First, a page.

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As it usually happens in the times of crisis, changes are looming on the horizon. Sometimes these are just minor adjustments; some other times changes are radical and the sheer pace of them astonishes even specialists.

I assume that the results of the recent auctions have astounded many in the watch industry.

Usually, November is gloomy and completely unremarkable. There’s nothing going on, everyone’s waiting for December and Christmas. To make the wait more bearable, a few decades ago the trade industry came up with the idea of Black Friday – an unofficial celebration of shopping. On this day (or, as it’s been the case recently, even longer – up to a week) customers are allured by (allegedly) massive discounts, gladly reveling in the consumption craze. While auction houses don’t organise sales, the record pace of sales and results of the recent auctions in November and early December would point to never-ending Watch Black Days (a name I coined spontaneously), which stand in stark opposition to Black Friday. So what are Watch Black Days? Long story short: a celebration of uninhibited shopping craze of watches. During Watch Black Days it’s not buying at the cheapest price that matters; it’s all about buying something at all costs. This thesis is supported by the result of the recent auctions, including the most astounding one, which was organized on December 11 in New York by Philips and Bacs & Russo (and being yet another huge success of this auction house that year).

A new record was set during this auction: Nautilus Ref. 5711/1A-018, created by Patek Philippe in cooperation with Tiffany (the face has light blue shade characteristic for Tiffany) was sold for 6.5 million dollars. No, it’s not a historic model that once belonged to a famed writer, actor or singer. All the fuss was about a new model presented just a few weeks ago (a limited series of 170 watches to celebrate the 170th anniversary of cooperation between Patek Philippe and Tiffany), available at three Tiffany’s flagship stores only: in New York, Beverly Hills and San Francisco. The lucky ones can buy a new Nautilus for USD 52,635, which is the retail price. Watches from this unique series were not available for sale yet – except for the first one, which Tiffany listed for sale at the Philips auction house. All the efforts are aimed raising money for The Nature Conservancy, an international land conservation organisation. The Nature Convervancy counteracts, among others, climate change, protecting land, waters, and oceans. It also supplies food and fosters sustainable urban development.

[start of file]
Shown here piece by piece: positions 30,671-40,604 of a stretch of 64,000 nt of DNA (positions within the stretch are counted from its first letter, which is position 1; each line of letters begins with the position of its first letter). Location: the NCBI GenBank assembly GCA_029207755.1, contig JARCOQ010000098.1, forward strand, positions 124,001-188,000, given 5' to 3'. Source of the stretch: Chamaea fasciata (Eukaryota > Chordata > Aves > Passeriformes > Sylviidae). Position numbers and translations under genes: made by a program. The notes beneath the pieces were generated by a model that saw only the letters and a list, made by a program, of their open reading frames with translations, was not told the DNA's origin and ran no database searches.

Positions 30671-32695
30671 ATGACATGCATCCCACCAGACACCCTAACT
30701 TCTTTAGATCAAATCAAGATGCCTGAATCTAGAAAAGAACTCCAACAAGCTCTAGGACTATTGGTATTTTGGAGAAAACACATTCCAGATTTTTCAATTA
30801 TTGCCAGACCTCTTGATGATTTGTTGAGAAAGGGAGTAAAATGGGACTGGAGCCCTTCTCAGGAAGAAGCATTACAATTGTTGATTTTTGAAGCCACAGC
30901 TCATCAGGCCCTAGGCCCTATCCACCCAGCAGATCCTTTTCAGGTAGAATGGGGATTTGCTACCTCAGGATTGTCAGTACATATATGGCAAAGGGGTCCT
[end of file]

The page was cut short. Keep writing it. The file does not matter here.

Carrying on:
Who is the new owner of the Nautilus with Tiffany blue face? Of course, the auction house doesn’t reveal the identity of the buyer. To make things even more interesting, Nautilus was sold via the Internet. As such, currently it’s the world’s most expensive watch sold online. Or maybe it was purchased by someone who doesn’t know what to do with their money? If yes – then it’s only for the good as money will be used for a good cause.

As we can see, the coronacrisis has already shifted the hitherto existing system of values. Now, everything is possible. The clients have changed, as during the pandemic they spend more time online and are not afraid to shop for luxury items in front of their computer screen or smartphone. For a part of them, buying a luxury watch is an investment. Others treat the crisis as an incentive to live life to the fullest, in line with the principle: make the most out of your situation, as you’re never sure what future holds.

Such auctions as these organised recently by the Philips auction house increase media buzz around mechanical watches. On the one hand, it’s good news. On the other, however, it’s a bit saddening that these sensational reports push aside such issues as extraordinary skills of the constructors and the historical legacy of great brands. Instead, models such as Nautilus or Royal Oak are most often described in connection with sensation or – at best – potential profits. It’s good that following the sale of the steel Nautilus the media had to mention the charitable cause for which money will be donated. Maybe this gesture of Tiffany’s signals a change in the right direction?

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